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Review of GSM/UMTS-handset Nokia 6600 Fold
Live photos of Nokia 6600 Fold
Nokia has rolled out a new line-up of fashion-savvy solutions that sway more towards women than man positioning-wise. The name they gave it, “Beautiful to use” resembles Samsung’s own series of handsets going by the name of “Beautiful Technology”, although that was around a year ago. It’s quite amusing to see how different manufacturers rivaling on the phone market embrace same concepts and wordings. As far as the Nokia 6600 Fold goes, they are running with a slightly different idea here, the gist of which becomes apparent momentarily once you cast a glance over the phone. For Nokia this offering is one of the first attempts to deliver a handset clad in quaint materials to the mid-tier. And it takes no rocket scientist to see that Nokia has taken cues from other manufacturers along the way.
Some will claim that the idea of electromagnetic opening mechanisms, mimicking those that found in the Motorola PEBL, is right one the surface – well, perhaps. However, the design where the 6600 Fold’s outer display sits under a plastic panel blurring out its contours gives out the source of inspiration outright – the Motorola U9, and, to a lesser extent, the Sony Ericsson Z610i/Z750i. In effect, this product has been influenced by Motorola’s designers all the way. On a mini web-page devoted to this series of phones, Nokia’s designers speak on the reasons why they’ve adopted this design and where the inspiration came from. I was hooked by the claim that all materials were picked in a way to make the front fascia seamless. Deja vu? I remember hearing exactly the same words at the Motorola RAZR2 V8 launch event in London a year ago, and then the same thing for the Motorola U9. As far as Motorola, that’s their pride and joy – indeed, the company has one of the world’s best team of designers that regularly gives birth to various materials and concepts that get picked up by other makers later on. There is no irony in these words – you always want to copy the best, but the one thing to keep in mind is change, as you need to introduce some unique touches to your own end product, to distinguish it from the original.
The 6600 Fold is no copycat, actually Nokia isn’t the type of company to do that. On the contrary, they revisit the ideas underlying the first and second generations of the PEBL. Nokia positions the 6600 Fold as the main rival to the Motorola RAZR2 V8 on the European market, which seems somewhat far-fetched – these two are worlds apart in terms of materials, design, functionality and other things, bar pricing. The V8 is definitely a higher-class product, although the brand of Nokia has more power and loyalty to it. The phone the 6600 Fold does rival is the Motorola U9, so we should rather compare these two in the first place.
But, in view of the dearth of the Motorola U9 on most markets, there will be no clash, no competition. This way, the 6600 Folds will stand alone with no real alternatives on the horizon, being a designer solution with unique looks, even with some design cues taken from Motorola.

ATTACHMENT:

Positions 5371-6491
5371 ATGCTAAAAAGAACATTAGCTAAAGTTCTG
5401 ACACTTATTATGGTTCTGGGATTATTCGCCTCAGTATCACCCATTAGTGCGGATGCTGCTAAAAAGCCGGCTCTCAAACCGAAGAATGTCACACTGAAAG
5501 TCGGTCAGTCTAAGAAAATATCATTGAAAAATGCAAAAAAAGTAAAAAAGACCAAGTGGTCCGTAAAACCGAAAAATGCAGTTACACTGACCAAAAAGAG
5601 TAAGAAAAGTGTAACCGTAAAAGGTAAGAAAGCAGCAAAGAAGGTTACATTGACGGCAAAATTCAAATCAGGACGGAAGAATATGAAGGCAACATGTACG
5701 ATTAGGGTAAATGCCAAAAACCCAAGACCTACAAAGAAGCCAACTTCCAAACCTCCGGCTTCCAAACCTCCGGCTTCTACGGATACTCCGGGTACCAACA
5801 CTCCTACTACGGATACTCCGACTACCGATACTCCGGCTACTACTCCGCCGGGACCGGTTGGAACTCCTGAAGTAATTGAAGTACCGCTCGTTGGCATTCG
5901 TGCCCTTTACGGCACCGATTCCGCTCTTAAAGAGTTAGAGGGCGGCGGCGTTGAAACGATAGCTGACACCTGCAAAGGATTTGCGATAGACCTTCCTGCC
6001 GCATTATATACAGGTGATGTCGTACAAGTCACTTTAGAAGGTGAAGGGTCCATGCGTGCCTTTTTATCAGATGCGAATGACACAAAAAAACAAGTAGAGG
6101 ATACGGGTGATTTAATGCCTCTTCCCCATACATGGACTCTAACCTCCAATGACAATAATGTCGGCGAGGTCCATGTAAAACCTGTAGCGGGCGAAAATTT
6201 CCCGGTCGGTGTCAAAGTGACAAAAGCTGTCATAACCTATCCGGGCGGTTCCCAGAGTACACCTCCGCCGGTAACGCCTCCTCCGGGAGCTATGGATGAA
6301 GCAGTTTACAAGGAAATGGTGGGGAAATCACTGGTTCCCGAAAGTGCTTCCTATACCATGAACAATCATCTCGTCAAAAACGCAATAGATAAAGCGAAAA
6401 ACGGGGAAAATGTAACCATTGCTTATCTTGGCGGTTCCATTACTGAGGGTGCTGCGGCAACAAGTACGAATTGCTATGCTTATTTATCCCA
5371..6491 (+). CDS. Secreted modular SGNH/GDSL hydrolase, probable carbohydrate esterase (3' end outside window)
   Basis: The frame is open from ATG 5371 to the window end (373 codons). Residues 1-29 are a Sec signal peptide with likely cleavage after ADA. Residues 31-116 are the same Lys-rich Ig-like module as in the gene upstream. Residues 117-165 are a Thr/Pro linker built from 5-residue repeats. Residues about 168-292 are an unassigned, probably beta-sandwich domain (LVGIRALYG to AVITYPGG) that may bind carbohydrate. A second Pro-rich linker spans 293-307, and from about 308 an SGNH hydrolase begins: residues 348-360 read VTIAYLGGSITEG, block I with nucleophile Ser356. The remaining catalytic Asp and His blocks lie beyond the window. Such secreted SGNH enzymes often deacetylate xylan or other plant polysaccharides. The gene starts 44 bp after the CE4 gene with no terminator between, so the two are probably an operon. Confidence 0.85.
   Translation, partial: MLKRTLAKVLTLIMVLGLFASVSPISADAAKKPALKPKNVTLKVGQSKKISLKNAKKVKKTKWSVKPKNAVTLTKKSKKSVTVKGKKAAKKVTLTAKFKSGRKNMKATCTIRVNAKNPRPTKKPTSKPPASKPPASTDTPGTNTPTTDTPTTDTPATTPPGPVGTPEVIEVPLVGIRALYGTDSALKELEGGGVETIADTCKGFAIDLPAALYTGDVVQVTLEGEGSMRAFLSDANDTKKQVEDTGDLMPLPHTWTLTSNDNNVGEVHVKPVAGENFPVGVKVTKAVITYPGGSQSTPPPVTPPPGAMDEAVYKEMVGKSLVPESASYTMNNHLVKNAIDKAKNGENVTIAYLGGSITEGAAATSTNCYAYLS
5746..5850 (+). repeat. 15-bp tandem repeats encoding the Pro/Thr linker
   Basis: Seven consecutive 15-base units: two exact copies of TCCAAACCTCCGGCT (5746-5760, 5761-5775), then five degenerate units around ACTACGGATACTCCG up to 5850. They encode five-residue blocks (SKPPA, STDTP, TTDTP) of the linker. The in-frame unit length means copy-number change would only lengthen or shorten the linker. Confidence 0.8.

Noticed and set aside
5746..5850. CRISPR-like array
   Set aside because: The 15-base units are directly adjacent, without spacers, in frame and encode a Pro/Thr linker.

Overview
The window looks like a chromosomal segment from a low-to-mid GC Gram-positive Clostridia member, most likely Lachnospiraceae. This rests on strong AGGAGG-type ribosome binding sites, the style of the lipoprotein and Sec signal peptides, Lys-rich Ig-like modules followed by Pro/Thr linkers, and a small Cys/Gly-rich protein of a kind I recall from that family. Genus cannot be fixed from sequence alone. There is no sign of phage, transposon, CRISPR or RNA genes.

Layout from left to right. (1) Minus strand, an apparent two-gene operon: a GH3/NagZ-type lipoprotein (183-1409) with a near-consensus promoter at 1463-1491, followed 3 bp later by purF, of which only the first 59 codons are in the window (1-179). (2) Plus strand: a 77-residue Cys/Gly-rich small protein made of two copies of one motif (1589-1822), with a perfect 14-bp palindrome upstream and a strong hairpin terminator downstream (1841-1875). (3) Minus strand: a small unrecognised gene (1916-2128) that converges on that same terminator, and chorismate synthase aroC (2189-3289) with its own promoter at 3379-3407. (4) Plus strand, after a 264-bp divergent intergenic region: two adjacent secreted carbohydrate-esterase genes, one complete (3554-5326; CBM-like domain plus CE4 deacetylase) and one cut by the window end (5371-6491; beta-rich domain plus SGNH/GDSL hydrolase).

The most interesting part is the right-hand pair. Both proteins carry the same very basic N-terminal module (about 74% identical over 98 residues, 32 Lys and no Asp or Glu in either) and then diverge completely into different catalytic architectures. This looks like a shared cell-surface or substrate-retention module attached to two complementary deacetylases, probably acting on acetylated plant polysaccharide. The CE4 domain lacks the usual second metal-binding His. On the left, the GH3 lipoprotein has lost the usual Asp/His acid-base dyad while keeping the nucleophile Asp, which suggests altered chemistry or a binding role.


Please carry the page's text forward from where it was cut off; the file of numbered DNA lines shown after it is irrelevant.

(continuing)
The key element of the 6600 Fold’s design is the front fascia clad in mirrorish plastic. The phone is available in two flavors – black and red, although in both cases the casing’s hues get brighter as you go from the top edge to the base. As you’d expect from this type of plastic, the Fold’s face is very prone to smudge and grease.
The plastic here is relatively sturdy, but picks up a slew of tiny scratches in no time, which, however, keep low profile most of the time, unless you start examining the handset. How long will this coating last? It remains to be seen, although there is no reason to expect poor performance from the 6600 Fold on this front – in fact, this type of plastic has stood the test of time on other products.
The phone employs a sensor that allows bringing the clock screensaver up to the outer display by tapping on the front fascia, which is a neat feature that made its first appearance with the Nokia 8800 Arte (and is spreading across the rest of the portfolio). But beware – should you use it fairly often, the number of scratches and scuffs on the front will increase exponentially. While the Arte, all thanks to its materials, didn’t have such a problem, as far as the 6600 Fold is concerned, this is definitely a threat.
The top part of the panel also houses a light indicator; you can enable some light effects, which are pretty much run-of-the-mill, though, nothing special about it.
The outer display is brilliantly fit into the front fascia – its outlines remain invisible even in the sun. The 6600 Fold makes use of an OLED unit that shows only white and isn’t all that bright given the plastic layer sitting on top of it. On the other hand, the clock screensaver is discernible and caller’s number isn’t hard to read at all. Also, there are some sizable service indicators like missed messages, battery status, etc. The display measures 1.36 inches from corner to corner and has a resolution of 128x160 pixels (21.5x26.9). It gets washed out in the sun, and we mean completely washed out – no matter what angle you pick, you won’t see the display’s contents.